What happens when you get two thousand years of history, regularly add words from different languages around the world, sprinkle with weird ideas about silent letters and garnish with accumulated mistakes from various scribes along the way? The answer is English. Well, English spelling anyway.
With major contributions from Latin, Anglo-Saxon and Norman French, the English language offers a wonderfully rich and extensive range of words with which to express ourselves.
The payoff is an approach to spelling that is riddled with inconsistencies. Yes, there are plenty of words where the spelling follows straightforward grapheme-phoneme correspondences (GPCs). However, there are also many that do not. That is why we have our statutory words lists.
What are tricky words?
Even though the actual lists are aimed at Years 3 and 4 and Years 5 and 6, don’t forget that there are many words which pupils are expected to learn at Key Stage 1. Just because they are called common exception words, red words or tricky words, depending on your phonics scheme, that doesn’t mean they are any less of a requirement than the statutory lists. You’ll find them in Appendix 1 of the English National Curriculum. In fact, it’s a good idea to keep this appendix close at hand. Why not keep it as a bookmark on your laptop as well as having a hard copy in your planning files?
High frequency words
Incidentally, common exception words are not the same as the high frequency words that some schools focus on, although there is a great deal of overlap. High frequency words are simply the 100 words that feature most frequently in the English language. It’s just a coincidence that so many of them have unusual GPCs.
Statutory word lists for kids
The Year 3/4/5/6 word lists are sets of 100 words that are deemed either to appear regularly in primary pupil’s writing or are frequently misspelled. That is typically because they have at least one atypical spelling pattern. That doesn’t mean they are the only words you should teach. Nevertheless, it is important that you cover them adequately.
Scrutinising tricky word teaching
Learning spelling well is more than just look, cover, write, check, especially when it comes to tricky words. There are plenty of other spelling strategies that you should consider. For example, give your pupils the chance to look at the statutory spelling words in detail. Are there any roots, suffixes or prefixes to consider? Can they make links with other words that might share a common root? What are the parts of the words that could cause problems. Above all, what do they mean? There’s no point learning to spell a word if you’re not going to use it and you’re not going to use it if you don’t understand it.
Our Year 5/6 SSW packs are specially designed to help pupils to look at statutory spelling words in detail. Taking the words two at a time, the worksheets encourage children to read, spell and understand them, including identifying them in context and even using them for handwriting practice.
How to teach tricky words
You can reinforce this familiarity with the statutory spelling words with our Y5/6 SSW revision pack. This resource includes seven fun word search puzzles covering the entire 100-word list. For each puzzle, there is one version that lets you know which words you are seeking. If you have a learner who would benefit from a bit more of a challenge, there is a different version which doesn’t specify which of the SSWs are hidden within the grid.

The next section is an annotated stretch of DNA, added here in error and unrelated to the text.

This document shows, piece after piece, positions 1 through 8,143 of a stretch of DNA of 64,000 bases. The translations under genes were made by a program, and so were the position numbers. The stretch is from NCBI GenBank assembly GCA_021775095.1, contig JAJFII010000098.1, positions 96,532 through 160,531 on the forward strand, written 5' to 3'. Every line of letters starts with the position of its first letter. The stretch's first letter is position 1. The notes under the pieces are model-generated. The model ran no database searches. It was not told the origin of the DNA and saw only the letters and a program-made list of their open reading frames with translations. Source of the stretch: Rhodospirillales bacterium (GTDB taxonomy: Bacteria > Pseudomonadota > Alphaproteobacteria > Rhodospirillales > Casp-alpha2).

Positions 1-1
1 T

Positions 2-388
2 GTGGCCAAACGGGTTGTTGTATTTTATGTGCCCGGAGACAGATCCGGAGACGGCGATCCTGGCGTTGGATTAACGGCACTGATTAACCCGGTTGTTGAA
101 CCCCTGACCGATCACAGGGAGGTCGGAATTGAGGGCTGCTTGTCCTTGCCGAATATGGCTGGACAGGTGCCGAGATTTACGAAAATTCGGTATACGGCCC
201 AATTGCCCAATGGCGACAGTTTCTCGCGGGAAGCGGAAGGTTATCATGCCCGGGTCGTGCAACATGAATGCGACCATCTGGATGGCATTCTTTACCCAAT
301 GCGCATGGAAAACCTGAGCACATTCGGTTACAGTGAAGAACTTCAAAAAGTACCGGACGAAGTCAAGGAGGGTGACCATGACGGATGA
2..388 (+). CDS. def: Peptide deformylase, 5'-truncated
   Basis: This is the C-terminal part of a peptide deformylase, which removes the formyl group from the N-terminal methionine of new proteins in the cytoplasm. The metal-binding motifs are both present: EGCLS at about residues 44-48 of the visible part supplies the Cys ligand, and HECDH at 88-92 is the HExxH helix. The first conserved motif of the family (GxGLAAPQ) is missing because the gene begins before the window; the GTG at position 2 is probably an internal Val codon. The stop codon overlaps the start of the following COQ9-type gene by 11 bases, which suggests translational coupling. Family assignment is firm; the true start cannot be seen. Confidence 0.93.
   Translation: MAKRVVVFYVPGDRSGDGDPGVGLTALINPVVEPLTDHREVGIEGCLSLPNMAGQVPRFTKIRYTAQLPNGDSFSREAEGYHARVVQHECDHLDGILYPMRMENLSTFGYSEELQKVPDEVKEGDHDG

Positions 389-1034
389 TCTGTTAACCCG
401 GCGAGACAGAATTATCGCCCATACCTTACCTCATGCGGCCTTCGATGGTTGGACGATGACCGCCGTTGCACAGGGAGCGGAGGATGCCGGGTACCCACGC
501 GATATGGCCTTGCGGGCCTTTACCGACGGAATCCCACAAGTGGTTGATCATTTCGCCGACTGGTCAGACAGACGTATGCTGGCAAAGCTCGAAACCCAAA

Tricky words games – Crosswords
As we all know, learning is easier when you turn it into a game and this ‘spoonful of sugar’ approach can also be applied to the statutory spelling lists. There is something irresistible about a crossword so we have created sets of crosswords where the answers to the clues are the SSWs.
The beauty of of these puzzles, of course, is that they don’t just rely on you knowing what the word is – you have to understand what they mean too. Best of all, they absolutely depend on the you being able to spell the words correctly because if you don’t, the words won’t always fit.
Our packs contain six crosswords for Years 3/4 and another six for years 5/6. Not that you’ll need them, but we do include answer sheets too, just in case.
Tricky word games – Hangman
Remember, there are plenty of other ways you can turn learning the SSWs into a game. Hangman is always an engaging if gruesome favourite. Just make sure that you have an agreed number of ‘lives’ or pattern for the gallows. That last thing you want is for it to turn into an argument!
Testing tricky words
Ultimately, the main purpose of teaching tricky words is that pupils can go into the world able to spell confidently and correctly (helping with reading too). Therefore, you should not allow spelling to fall off the radar when you are marking independent writing. Make a point of looking for SSWs that your pupils need to brush up on.
However, you do also need to prepare pupils for the end of KS2 SATs. Although spelling tests have limited teaching value – you don’t fatten a pig by weighing it, as they say – you do need to make sure they are familiar with the format of the GPS spelling test, so give them a few practices.
Revising tricky words
Finally, remember that the end of KS2 tests are designed to test the whole of the key stage, not just the last two years. Therefore, if you are a Year 6 teacher, make sure that your class are still confident with the words in the Year 3/4 SSWs. They can and do show up in the end of key stage tests and you don’t want your class to still find them tricky.